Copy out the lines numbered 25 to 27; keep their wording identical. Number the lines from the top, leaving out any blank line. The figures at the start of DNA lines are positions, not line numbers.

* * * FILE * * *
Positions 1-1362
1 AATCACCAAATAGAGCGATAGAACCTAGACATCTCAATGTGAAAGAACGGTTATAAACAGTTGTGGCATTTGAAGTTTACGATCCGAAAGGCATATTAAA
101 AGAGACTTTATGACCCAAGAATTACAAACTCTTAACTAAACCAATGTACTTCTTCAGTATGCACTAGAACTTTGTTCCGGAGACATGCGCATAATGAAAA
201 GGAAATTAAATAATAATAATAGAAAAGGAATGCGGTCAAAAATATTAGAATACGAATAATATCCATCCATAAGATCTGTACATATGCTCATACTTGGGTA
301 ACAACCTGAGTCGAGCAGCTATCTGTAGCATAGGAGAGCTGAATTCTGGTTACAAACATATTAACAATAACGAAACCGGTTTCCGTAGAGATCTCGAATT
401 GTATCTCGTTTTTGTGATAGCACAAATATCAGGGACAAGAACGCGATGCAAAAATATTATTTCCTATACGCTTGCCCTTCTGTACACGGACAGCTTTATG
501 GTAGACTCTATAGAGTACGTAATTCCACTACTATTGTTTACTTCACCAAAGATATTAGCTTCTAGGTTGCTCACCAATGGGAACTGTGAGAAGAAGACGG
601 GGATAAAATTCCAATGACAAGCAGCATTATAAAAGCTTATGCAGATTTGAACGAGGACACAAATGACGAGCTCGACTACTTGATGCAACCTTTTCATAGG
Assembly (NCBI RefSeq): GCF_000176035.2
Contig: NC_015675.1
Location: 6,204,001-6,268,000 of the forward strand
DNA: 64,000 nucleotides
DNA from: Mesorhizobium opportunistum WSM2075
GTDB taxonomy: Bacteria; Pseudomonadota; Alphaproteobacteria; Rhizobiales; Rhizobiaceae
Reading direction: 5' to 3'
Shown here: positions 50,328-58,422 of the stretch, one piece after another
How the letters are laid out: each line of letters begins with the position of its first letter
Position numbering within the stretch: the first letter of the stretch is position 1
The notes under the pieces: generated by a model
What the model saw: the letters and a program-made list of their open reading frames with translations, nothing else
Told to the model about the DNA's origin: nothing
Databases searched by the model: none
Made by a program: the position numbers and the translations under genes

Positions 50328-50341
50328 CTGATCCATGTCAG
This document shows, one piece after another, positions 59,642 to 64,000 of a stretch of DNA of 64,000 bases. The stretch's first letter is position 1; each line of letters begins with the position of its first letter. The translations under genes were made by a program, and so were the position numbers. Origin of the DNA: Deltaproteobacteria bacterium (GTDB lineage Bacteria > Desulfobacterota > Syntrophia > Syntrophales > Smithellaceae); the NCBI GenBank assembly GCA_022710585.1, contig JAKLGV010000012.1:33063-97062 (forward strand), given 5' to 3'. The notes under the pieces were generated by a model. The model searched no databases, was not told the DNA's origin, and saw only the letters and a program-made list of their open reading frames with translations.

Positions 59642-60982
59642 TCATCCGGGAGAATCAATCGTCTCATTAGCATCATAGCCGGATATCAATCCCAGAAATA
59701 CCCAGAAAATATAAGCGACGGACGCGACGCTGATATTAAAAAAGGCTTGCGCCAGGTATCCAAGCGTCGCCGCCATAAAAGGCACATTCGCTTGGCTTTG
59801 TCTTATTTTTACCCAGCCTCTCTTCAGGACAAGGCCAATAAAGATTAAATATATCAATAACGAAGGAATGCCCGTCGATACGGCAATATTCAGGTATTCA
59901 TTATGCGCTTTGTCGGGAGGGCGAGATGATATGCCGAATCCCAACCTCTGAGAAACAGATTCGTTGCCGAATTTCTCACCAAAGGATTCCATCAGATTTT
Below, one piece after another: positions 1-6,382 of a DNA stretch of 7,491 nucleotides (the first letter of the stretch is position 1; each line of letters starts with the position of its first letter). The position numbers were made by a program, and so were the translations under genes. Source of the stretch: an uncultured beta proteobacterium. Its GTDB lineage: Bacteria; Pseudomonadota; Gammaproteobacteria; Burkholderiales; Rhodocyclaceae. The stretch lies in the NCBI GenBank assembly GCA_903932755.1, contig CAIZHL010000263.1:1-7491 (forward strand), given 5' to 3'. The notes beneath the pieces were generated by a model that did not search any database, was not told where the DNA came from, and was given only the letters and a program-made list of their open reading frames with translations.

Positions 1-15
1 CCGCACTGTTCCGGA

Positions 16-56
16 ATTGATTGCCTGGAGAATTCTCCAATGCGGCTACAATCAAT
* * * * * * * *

50328 CTGATCCATGTCAG
This document shows, one piece after another, positions 59,642 to 64,000 of a stretch of DNA of 64,000 bases. The stretch's first letter is position 1; each line of letters begins with the position of its first letter. The translations under genes were made by a program, and so were the position numbers. Origin of the DNA: Deltaproteobacteria bacterium (GTDB lineage Bacteria > Desulfobacterota > Syntrophia > Syntrophales > Smithellaceae); the NCBI GenBank assembly GCA_022710585.1, contig JAKLGV010000012.1:33063-97062 (forward strand), given 5' to 3'. The notes under the pieces were generated by a model. The model searched no databases, was not told the DNA's origin, and saw only the letters and a program-made list of their open reading frames with translations.

Positions 59642-60982